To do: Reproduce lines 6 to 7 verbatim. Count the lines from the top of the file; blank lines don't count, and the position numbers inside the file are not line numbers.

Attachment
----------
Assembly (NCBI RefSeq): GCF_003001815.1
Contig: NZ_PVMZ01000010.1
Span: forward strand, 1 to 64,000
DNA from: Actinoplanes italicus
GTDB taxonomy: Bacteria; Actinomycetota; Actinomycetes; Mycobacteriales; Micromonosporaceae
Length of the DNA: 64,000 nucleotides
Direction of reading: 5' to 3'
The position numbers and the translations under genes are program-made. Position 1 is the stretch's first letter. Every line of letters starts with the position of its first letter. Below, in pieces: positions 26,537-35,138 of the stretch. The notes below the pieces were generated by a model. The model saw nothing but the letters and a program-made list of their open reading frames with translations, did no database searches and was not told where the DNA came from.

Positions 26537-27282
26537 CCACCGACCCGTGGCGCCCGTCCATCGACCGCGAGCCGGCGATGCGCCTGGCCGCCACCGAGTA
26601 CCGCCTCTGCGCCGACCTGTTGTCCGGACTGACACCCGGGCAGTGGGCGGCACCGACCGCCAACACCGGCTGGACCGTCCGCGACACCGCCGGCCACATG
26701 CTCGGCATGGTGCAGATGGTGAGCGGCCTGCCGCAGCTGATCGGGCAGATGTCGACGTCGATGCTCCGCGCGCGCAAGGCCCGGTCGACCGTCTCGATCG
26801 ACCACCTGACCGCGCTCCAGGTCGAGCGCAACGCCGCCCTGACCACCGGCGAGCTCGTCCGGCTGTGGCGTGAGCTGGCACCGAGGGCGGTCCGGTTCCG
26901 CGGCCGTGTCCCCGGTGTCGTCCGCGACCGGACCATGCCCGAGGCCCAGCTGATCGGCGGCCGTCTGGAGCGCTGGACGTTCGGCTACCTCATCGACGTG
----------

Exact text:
Length of the DNA: 64,000 nucleotides
Direction of reading: 5' to 3'